Despite the wee b*&^%$s around, I couldn't resist exploring the summit area. The views are fantastic, especially across the big gap of Lairig Ghru:
Carn na Criche and Garbh Choire Mhor, still a few small patches of snow holding onto the rocks:
The way we came from, the track over Moine Mhor looking so distant...
Ben McDhui and Lochan Uaine at our feet:
The Cairngorms - panorama:
DSCF7369 by Ewa Dalziel, on Flickr
From Angel's peak it's only a short climb to Cairn Toul, the slope is steep and rather rocky, but we enjoyed it:
Braeriach and Lochan Uaine:
Sgor an Lochan Uaine from Cairn Toul:
We didn't stop for long on this Munro, just a few minutes to rest and take photos. The summit was busy with people and insects
Munro no 198!
Glad to be here at last!
Toul is a great viewpoint, too. The most interesting panorama is probably to the east, to McDhui and Carn a'Mhaim:
DSCF7383 by Ewa Dalziel, on Flickr
He is happy!
DSCF7385 by Ewa Dalziel, on Flickr
We walked along the ridge to the opposite end of the summit area, where there are some interesting views down to the southern end of Lairigh Ghru and Deeside:
We spent some time here, filming and snapping photos:
As we descended towards Stob Coire an t-Saighdeir, we met a nice couple, WH members (sorry guys, in all this I forgot to ask your names!) so we stopped for a chat. Not long after, we bumped into Maja (Mountainlove) and again took a break to talk. It's so nice to meet people on the hills, who recognize you and say "Hi BP, I read all your reports!"
Wish we could spent more time chatting and sharing memories with other walkers, but we still had one more Munro left to do, though it looked very tiny and insignificant compare to what we've climbed so far:
The final climb to Devil's Point is less than 100m, surprising that it's even a Munro
Hardly a Munro, but what a viewpoint. Much lower than its giant neighbours, yet so steep on the eastern side, that looking down, one has the feeling of being in a plane!
2016-08-27 devils point 163 by Ewa Dalziel, on Flickr
I couldn't resist a pose... It's 199 darling... Next one will be the double ton!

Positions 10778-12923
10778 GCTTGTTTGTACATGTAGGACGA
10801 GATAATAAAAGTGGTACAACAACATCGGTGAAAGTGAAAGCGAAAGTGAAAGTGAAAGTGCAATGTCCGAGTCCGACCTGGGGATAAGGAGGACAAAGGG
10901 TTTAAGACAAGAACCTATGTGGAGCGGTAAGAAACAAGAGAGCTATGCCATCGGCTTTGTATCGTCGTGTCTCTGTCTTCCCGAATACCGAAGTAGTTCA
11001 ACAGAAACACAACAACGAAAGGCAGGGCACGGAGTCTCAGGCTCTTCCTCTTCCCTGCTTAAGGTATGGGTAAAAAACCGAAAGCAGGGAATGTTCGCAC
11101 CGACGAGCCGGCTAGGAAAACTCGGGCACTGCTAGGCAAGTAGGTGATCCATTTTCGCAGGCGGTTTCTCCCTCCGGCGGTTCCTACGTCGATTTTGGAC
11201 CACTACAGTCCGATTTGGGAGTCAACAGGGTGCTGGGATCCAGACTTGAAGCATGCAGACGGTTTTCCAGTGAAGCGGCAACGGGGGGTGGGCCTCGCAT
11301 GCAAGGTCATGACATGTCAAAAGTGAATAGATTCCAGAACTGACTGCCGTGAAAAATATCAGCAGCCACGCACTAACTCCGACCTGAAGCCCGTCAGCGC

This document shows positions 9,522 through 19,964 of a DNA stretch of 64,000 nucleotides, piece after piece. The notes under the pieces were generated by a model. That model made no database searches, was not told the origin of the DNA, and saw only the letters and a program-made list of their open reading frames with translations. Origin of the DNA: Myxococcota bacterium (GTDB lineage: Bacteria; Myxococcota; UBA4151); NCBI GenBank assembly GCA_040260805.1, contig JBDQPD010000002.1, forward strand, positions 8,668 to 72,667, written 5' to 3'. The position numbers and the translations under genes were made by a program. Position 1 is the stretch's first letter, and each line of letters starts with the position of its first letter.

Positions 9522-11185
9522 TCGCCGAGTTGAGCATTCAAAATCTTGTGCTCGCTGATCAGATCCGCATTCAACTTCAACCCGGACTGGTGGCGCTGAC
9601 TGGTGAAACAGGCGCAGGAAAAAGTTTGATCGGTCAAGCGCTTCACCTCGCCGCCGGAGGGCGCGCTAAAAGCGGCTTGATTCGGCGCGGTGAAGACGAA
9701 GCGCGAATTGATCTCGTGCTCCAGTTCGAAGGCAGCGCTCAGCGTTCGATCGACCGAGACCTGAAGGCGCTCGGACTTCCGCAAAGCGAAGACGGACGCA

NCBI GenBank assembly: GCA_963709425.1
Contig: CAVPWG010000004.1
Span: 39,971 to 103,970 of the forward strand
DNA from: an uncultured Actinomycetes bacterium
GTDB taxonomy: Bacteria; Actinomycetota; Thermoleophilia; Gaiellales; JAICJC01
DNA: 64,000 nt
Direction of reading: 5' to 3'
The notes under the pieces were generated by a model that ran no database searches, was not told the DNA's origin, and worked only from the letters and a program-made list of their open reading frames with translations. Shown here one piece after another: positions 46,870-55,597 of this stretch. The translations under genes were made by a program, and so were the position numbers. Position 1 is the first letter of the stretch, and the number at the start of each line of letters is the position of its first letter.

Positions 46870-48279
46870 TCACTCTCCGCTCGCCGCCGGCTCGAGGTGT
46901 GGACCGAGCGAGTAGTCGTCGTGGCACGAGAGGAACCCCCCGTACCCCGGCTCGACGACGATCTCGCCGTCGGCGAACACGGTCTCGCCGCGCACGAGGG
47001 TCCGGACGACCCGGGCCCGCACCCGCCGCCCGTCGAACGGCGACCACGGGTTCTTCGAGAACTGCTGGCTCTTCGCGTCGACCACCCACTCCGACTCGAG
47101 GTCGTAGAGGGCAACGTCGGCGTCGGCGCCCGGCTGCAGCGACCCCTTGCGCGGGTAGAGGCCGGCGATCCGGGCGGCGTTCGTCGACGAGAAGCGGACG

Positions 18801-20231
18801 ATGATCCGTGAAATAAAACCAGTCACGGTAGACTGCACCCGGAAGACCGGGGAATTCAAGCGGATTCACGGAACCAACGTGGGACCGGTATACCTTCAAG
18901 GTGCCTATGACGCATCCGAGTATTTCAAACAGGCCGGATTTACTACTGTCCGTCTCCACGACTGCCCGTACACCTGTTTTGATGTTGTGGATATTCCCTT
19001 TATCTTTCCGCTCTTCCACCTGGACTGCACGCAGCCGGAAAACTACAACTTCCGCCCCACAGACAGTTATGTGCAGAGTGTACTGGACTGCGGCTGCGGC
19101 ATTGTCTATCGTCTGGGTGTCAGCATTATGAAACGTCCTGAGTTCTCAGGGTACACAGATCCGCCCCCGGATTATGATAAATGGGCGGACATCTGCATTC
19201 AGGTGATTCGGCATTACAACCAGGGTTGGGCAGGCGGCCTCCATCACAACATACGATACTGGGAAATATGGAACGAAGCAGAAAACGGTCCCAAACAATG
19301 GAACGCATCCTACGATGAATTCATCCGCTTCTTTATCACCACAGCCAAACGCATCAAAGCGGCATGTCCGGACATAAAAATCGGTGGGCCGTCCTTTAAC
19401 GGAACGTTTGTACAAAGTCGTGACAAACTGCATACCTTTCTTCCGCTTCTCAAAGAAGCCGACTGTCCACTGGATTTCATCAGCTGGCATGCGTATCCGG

View up Lairig Ghru:
Lucy on her 31st Munro!
The splendid River Dee:
Me and Ben McDhui:
Midges were few and far between, possibly got scared by the demon? At least I could hold my camera steady when taking panoramic photos:
Walkers heading fro the bothy:
After well deserved rest on the summit, we discussed options for return route. Retracing steps over Cairn Toul seemed far too painful (especially for my dodgy knees) so we opted for contouring around Stob Coire an t-Saighdeir. Kevin studied the map and said, this should save us about 300m of reascent and possibly, a couple of hours time!
He Who Always Knows Everything Best
DSCF7410 by Ewa Dalziel, on Flickr
Having descended from Devil's Point, we headed uphill at an angle, after gaining about 100m in height, we started the level traversing high above Glen Geusachan. Going was very easy, low grass covered the slopes, the ground was dry, we were glad to have taken this shortcut rather than trudging back up Stob Coire an t-Saighdeir!
View back to the Devil:
As we turned into the high corrie below Cairn Toul, the ground turned rocky, so we dropped down a few metres and traversed below the line of scree (here the slope seen from across the glen):
A little re-ascent and we were now back on the western shoulder of Sgor an Lochan Uaine, ready to retrace our steps all the way back to Glen Feshie. I didn't fancy this part of the day in particular, but at least the ground was dry most of the time:
As we were passing by Loch nan Cnapan, another swarm of midges attacked us! Definitely, they are the worst I can remember since I started climbing almost a decade ago. Mild winters + wet summers = midge heaven!
The midge heaven (Sgorr Gaoith in the background):
Eventually, we reached the track and from now on going was much easier. I didn't really feel very tired at the moment, looking back at Angels and Demons I was happy to have finished the Cairngorm Munros and get to No. 199
Angels and Demons:
The descent back to Glen Feshie proved a torture, with both knees in pain I had to slow down to snail's pace. But it was still a small price to pay for the day's pleasures
This is probably the shortest route for these three Munros - including Braeriach would add another 6km to the traverse and would probably be too much to walk in a single day.
One more TR pending and this will be a special one, the round number coming!
by Caberfeidh » Wed Sep 07, 2016 11:33 am
- Posts: 7146
- Joined: Feb 5, 2009
by Mountainlove » Wed Sep 07, 2016 12:41 pm
by Huff_n_Puff » Wed Sep 07, 2016 1:42 pm
by dogplodder » Wed Sep 07, 2016 3:43 pm
You got much better views than we did as the cloud was down and the winds were horrendous - but that's another story!
by Cairngorm creeper » Wed Sep 07, 2016 4:37 pm
by BlackPanther » Thu Sep 08, 2016 1:11 pm